The Lost World (1960)
Directed by Irwin Allen
Screenplay by Irwin Allen and Charles Bennett
Based on the novel of the same name by Sir Arthur Conan Doyle
Jill St. John
A brash scientist, Dr. George Challenge (Claude Rains), convinces the London Zoological Society to sponsor an expedition into the Amazon. There, he claims, is an uncharted plateau, cut off from evolution for millions of years and home to giant prehistoric creatures. We are introduced to a host of characters during the build up to this expedition, each with their own eccentricities and quirks, a hunter (Michael Rennie), a reporter (David Hedison), a woman adventurer (Jill St. John), a Latino helicopter pilot who plays guitar (Fernando Lamas) and another jungle guide, Costa (Jay Novello), to name a few. Each have their own motivations for attending this trip. The dialogue is dated to the time and script reveals a comical edge, especially concerning Dr. Challenge and the Latino guide.
The dinosaurs: This is a film that would forgo the success of stop-motion animation of the preceding decade and regress to using live reptiles with matting techniques upon scaled jungle sets. One of the dinosaurs is a Monitor Lizard with a Cerotopian frill behind its head and Stegosaurus-like plates along its back. Another is an iguana with horns obviously glued to his head. Considering what they are the film does a good job at portraying them as giant creatures and the sound design helps to sell it as we hear roaring and trees snapping in their paths. However, they look nothing at all like real dinosaurs. They call the Iguana thing a Brontosaurus and it was laughable to think that they would even use a real dinosaur name for their Frankenstein creature design.
There’s a mega battle between the Monitor frill-head/Stegasaur lizard and an alligator with spikes on his head and a sail- fin back like a Dimetrodon. They seemed to have thrown these two reptiles onto the set and let them battle it out. They snap at each other, bite and claw each other in bloody battle. The gator finally grabs the lizards arm in its teeth and attempts the ‘death roll’ causing them to both tumble off the set…I mean, off a cliff. This battle is so wrong by animal rights standards, it would never be attempted today.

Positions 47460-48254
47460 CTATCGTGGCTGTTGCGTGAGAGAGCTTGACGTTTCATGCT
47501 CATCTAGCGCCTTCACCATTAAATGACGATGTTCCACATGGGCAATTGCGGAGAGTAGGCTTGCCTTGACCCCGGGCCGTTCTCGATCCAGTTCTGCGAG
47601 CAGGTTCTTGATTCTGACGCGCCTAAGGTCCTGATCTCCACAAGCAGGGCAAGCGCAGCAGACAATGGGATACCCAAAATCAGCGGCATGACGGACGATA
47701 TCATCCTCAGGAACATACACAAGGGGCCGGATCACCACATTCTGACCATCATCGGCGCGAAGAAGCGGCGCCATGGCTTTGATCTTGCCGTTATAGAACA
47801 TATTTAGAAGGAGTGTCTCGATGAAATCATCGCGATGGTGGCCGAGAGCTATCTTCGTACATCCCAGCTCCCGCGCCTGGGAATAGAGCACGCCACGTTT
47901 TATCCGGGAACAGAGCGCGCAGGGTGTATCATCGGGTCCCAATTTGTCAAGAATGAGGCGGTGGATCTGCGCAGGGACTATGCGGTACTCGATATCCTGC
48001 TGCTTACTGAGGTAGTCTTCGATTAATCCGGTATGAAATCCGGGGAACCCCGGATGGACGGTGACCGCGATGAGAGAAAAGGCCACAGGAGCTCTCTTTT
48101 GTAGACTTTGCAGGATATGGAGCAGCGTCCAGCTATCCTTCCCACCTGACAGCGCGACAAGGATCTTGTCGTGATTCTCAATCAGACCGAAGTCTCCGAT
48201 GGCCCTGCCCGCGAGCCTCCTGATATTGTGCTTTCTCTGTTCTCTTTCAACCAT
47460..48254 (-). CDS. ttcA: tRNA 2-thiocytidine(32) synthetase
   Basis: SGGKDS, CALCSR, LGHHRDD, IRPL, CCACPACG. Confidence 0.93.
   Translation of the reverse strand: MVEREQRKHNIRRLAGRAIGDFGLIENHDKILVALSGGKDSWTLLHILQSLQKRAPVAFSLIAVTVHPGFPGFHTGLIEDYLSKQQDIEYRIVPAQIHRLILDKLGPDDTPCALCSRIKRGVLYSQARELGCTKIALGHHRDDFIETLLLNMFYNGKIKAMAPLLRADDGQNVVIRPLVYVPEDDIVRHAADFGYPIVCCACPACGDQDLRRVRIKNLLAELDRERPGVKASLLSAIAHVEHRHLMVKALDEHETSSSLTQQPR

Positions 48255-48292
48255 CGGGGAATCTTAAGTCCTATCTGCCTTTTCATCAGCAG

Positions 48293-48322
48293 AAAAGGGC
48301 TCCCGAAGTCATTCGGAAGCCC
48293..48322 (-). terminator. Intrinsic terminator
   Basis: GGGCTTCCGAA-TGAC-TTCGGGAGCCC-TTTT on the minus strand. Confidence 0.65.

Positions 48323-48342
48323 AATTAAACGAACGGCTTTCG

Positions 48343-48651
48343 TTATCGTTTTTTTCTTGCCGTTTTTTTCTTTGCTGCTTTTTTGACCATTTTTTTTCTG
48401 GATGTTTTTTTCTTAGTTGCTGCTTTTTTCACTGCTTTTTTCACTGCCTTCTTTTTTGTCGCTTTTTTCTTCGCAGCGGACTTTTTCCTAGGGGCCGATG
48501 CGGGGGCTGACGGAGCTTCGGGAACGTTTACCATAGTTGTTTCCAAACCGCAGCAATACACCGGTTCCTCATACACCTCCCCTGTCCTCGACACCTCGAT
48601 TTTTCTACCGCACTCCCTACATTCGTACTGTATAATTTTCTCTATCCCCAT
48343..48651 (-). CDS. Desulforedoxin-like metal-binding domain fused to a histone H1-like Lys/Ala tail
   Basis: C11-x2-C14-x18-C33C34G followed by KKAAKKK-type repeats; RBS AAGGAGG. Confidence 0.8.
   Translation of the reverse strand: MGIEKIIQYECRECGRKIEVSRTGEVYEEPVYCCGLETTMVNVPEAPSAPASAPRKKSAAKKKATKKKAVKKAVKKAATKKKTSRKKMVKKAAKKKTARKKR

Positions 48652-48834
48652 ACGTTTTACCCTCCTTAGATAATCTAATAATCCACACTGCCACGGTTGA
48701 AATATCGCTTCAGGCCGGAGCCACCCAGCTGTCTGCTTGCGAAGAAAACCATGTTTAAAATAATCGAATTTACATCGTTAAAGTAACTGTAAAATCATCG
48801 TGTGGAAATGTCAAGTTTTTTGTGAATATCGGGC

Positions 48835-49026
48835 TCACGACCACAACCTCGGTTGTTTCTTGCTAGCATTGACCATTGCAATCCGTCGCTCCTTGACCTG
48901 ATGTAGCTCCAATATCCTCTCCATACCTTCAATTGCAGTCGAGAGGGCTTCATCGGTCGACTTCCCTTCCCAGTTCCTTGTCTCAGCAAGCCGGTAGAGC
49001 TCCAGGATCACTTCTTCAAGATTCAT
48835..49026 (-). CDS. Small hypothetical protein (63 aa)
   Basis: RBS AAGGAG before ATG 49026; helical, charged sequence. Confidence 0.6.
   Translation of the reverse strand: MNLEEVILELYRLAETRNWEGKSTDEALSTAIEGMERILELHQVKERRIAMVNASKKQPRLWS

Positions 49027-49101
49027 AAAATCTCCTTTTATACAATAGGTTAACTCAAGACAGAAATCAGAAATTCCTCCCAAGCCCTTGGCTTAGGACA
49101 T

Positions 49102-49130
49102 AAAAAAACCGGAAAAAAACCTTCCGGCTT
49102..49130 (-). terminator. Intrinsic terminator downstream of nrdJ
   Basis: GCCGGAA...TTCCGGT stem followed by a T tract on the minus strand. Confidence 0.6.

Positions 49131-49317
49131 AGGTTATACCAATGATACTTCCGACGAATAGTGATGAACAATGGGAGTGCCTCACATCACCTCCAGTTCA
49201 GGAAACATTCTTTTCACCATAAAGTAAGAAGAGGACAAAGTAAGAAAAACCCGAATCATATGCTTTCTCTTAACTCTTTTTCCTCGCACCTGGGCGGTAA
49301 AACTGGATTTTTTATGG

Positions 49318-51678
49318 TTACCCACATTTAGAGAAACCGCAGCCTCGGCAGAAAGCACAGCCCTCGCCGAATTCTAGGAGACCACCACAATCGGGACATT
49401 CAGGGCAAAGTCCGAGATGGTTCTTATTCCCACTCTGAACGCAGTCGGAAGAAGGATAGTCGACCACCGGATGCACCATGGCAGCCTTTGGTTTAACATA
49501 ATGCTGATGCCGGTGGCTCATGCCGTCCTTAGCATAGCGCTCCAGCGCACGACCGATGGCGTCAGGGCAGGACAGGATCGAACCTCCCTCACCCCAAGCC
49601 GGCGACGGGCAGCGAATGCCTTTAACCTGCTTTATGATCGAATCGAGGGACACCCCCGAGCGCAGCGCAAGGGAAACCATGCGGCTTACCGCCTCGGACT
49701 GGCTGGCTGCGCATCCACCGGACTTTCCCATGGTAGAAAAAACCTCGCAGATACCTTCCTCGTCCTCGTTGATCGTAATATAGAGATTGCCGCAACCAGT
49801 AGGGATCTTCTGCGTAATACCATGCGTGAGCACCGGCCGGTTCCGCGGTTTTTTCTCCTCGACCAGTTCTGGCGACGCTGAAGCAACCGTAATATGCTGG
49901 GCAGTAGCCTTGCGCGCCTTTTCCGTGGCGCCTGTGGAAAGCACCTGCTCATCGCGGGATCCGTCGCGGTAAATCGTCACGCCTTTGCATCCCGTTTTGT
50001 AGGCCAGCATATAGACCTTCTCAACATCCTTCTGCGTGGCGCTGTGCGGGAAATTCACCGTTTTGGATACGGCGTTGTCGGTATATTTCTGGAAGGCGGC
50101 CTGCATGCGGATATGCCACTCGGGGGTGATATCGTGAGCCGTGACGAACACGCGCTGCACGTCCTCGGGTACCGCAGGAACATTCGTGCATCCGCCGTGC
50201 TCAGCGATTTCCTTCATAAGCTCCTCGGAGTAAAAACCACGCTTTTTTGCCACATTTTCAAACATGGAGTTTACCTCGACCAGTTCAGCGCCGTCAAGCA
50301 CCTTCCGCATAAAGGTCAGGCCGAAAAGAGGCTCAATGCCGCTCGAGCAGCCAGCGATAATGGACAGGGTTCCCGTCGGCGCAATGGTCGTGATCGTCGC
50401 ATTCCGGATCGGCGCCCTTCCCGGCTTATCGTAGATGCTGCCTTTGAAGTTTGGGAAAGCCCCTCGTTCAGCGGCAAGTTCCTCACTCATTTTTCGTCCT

In the finale of the film, the crew is chased by a native tribe through volcanic caverns to the base of the mountain. Everyone falls in love with their suitors and Dr. Challenge gets his scientific proof of prehistoric creatures with an egg he had saved from the volcanic eruption. No one seems to consider that the plateau stood for millions of years, but a few days of modern man caused its demise, lol.
One of the big problems with the film, dinosaurs not-withstanding, was that the huge cast was hard to manage. You never really connect with any of the characters because so little time was available for their individual stories. I’d say that Irwin Allen got better at this aspect in future films such as, The Poseidon Adventure and The Towering Inferno, but in this film the viewer becomes a pedestrian outsider watching a bunch of strangers.
It’s a journey of adventure, but different than the Sir Arthur Conan Doyle book. It’s intentionally comical at points, at points unintentionally comical. Despite the drawbacks, I tend to overlook the many faults of the film and enjoy it on some level. It’s appropriate for the dinosaur adventure fan and fans of Sir Arthur Conan Doyle.
Irwin Allen used stock footage from the film for his various TV shows, including episodes of Land of the Giants, Lost in Space, and Voyage to the Bottom of the Sea.
Jay Novello, the comical Latino guide, had played several small roles in I Love Lucy.
Jill St. John would go on to play one of my fave Bond girls in Diamonds Are Forever.
Michael Rennie was of course in The Day the Earth Stood Still (1951).
Stock Footage of the frilled dino also used in Rod Serling’s The Night Gallery episode, The Painted Mirror (1971)